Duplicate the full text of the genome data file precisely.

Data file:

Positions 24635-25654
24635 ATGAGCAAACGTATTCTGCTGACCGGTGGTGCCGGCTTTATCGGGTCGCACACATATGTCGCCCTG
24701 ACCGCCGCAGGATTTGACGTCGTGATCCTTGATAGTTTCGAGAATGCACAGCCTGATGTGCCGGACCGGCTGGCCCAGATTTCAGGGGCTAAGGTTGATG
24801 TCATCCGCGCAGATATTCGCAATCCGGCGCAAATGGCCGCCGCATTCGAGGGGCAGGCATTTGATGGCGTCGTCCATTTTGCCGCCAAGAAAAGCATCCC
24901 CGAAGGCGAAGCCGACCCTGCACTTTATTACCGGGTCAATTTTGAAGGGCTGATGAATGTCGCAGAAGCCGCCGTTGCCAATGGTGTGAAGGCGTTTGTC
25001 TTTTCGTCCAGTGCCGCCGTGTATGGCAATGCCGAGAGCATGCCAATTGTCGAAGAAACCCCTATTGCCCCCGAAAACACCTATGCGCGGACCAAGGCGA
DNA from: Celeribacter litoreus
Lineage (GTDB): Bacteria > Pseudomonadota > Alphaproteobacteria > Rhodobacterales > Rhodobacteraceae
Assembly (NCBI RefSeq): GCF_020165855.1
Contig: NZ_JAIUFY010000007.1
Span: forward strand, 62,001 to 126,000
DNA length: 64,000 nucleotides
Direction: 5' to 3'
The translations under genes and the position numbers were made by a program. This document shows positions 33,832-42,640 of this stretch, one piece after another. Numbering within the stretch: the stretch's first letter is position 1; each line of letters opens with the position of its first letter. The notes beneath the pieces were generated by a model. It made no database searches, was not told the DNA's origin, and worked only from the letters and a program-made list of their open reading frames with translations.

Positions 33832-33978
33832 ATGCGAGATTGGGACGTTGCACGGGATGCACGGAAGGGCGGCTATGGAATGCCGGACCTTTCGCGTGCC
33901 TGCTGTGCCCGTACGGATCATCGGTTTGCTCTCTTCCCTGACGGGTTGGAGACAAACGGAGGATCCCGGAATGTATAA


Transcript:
Positions 24635-25654
24635 ATGAGCAAACGTATTCTGCTGACCGGTGGTGCCGGCTTTATCGGGTCGCACACATATGTCGCCCTG
24701 ACCGCCGCAGGATTTGACGTCGTGATCCTTGATAGTTTCGAGAATGCACAGCCTGATGTGCCGGACCGGCTGGCCCAGATTTCAGGGGCTAAGGTTGATG
24801 TCATCCGCGCAGATATTCGCAATCCGGCGCAAATGGCCGCCGCATTCGAGGGGCAGGCATTTGATGGCGTCGTCCATTTTGCCGCCAAGAAAAGCATCCC
24901 CGAAGGCGAAGCCGACCCTGCACTTTATTACCGGGTCAATTTTGAAGGGCTGATGAATGTCGCAGAAGCCGCCGTTGCCAATGGTGTGAAGGCGTTTGTC
25001 TTTTCGTCCAGTGCCGCCGTGTATGGCAATGCCGAGAGCATGCCAATTGTCGAAGAAACCCCTATTGCCCCCGAAAACACCTATGCGCGGACCAAGGCGA
DNA from: Celeribacter litoreus
Lineage (GTDB): Bacteria > Pseudomonadota > Alphaproteobacteria > Rhodobacterales > Rhodobacteraceae
Assembly (NCBI RefSeq): GCF_020165855.1
Contig: NZ_JAIUFY010000007.1
Span: forward strand, 62,001 to 126,000
DNA length: 64,000 nucleotides
Direction: 5' to 3'
The translations under genes and the position numbers were made by a program. This document shows positions 33,832-42,640 of this stretch, one piece after another. Numbering within the stretch: the stretch's first letter is position 1; each line of letters opens with the position of its first letter. The notes beneath the pieces were generated by a model. It made no database searches, was not told the DNA's origin, and worked only from the letters and a program-made list of their open reading frames with translations.

Positions 33832-33978
33832 ATGCGAGATTGGGACGTTGCACGGGATGCACGGAAGGGCGGCTATGGAATGCCGGACCTTTCGCGTGCC
33901 TGCTGTGCCCGTACGGATCATCGGTTTGCTCTCTTCCCTGACGGGTTGGAGACAAACGGAGGATCCCGGAATGTATAA